Laws and politics have been strong barriers to gathering comprehensive data and applying it to create better policies and community initiatives, Flannery said. Earlier this year, there was some progress: President Joe Biden signed into law the Bipartisan Safer Communities Act, the first major federal gun safety legislation in decades. It’s a step forward, but Flannery said it fails to address two important restrictions needed to truly reduce gun violence and mass shootings: required background checks on all gun purchases, even for gun shows and private sales, and a ban on assault-style weapons, high-capacity ammunition clips and bump stocks—products that modify single-trigger guns to fire like machine guns. Flannery and other scholars made this argument in the Coalition of National Researchers’ Violence Prevention Plan, an eight-point plan of needed changes to reduce gun violence.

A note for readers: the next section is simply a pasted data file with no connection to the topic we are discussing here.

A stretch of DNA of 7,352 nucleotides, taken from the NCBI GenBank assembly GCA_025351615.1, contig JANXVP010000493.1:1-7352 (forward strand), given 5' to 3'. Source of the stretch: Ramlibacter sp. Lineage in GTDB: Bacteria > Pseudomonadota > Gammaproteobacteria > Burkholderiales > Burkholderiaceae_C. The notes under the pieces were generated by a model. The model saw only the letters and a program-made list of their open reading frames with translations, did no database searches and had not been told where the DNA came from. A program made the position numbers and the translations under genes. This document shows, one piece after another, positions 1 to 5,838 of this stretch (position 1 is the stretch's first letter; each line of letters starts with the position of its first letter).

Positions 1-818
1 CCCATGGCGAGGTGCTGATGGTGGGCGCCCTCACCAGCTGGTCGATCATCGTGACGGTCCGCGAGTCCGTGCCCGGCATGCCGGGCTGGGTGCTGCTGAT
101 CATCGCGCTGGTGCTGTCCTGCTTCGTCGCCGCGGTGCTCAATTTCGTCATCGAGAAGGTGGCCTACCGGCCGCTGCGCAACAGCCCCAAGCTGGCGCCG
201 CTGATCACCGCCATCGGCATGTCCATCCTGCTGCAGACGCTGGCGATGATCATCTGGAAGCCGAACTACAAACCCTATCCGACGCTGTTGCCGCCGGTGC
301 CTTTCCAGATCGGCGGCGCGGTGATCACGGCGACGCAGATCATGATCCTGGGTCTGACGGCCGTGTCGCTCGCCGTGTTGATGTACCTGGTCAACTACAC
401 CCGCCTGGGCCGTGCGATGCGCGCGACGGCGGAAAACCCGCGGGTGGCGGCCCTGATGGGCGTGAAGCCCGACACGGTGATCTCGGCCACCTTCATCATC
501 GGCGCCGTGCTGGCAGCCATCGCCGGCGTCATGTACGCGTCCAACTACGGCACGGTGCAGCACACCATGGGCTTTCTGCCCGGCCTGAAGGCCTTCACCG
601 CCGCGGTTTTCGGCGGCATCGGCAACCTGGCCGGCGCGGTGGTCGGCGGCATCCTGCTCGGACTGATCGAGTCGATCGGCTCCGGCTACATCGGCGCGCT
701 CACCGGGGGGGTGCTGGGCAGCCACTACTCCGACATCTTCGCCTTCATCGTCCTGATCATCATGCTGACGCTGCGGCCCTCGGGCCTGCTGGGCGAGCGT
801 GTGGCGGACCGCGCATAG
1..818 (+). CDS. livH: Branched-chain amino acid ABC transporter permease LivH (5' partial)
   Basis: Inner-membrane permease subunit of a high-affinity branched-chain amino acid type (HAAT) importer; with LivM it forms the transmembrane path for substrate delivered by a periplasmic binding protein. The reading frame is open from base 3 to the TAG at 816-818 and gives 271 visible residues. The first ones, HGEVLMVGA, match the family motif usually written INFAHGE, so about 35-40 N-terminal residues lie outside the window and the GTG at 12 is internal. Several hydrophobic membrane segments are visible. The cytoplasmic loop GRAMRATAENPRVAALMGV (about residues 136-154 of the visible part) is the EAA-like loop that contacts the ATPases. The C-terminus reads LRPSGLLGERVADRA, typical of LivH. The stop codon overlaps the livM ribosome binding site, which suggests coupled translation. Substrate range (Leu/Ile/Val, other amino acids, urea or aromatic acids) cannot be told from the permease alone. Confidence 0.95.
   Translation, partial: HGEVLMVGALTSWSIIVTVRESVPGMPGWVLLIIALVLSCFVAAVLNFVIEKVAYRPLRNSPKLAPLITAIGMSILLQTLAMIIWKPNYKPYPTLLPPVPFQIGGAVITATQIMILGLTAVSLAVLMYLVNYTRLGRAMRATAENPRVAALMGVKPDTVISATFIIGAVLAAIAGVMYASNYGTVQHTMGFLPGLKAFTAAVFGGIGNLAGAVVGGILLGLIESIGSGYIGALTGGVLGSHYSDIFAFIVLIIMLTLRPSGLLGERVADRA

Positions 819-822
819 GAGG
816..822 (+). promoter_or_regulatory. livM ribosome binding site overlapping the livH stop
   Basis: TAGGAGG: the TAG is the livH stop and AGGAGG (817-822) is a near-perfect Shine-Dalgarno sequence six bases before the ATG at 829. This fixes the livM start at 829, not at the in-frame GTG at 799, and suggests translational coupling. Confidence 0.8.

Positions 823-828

But it’s more than just bans and background checks, according to Flannery. Preventing gun violence also requires research, which, until 2019, was prohibited at the nation’s leading public health institutions—the National Institutes of Health and the Centers for Disease Control and Prevention—by the Dickey Amendment.
“We’re way behind where we should be with gun violence research,” Flannery said. “Though many restrictions [on research] have recently been lifted, there are still strong political guardrails around this issue.”
A public health perspective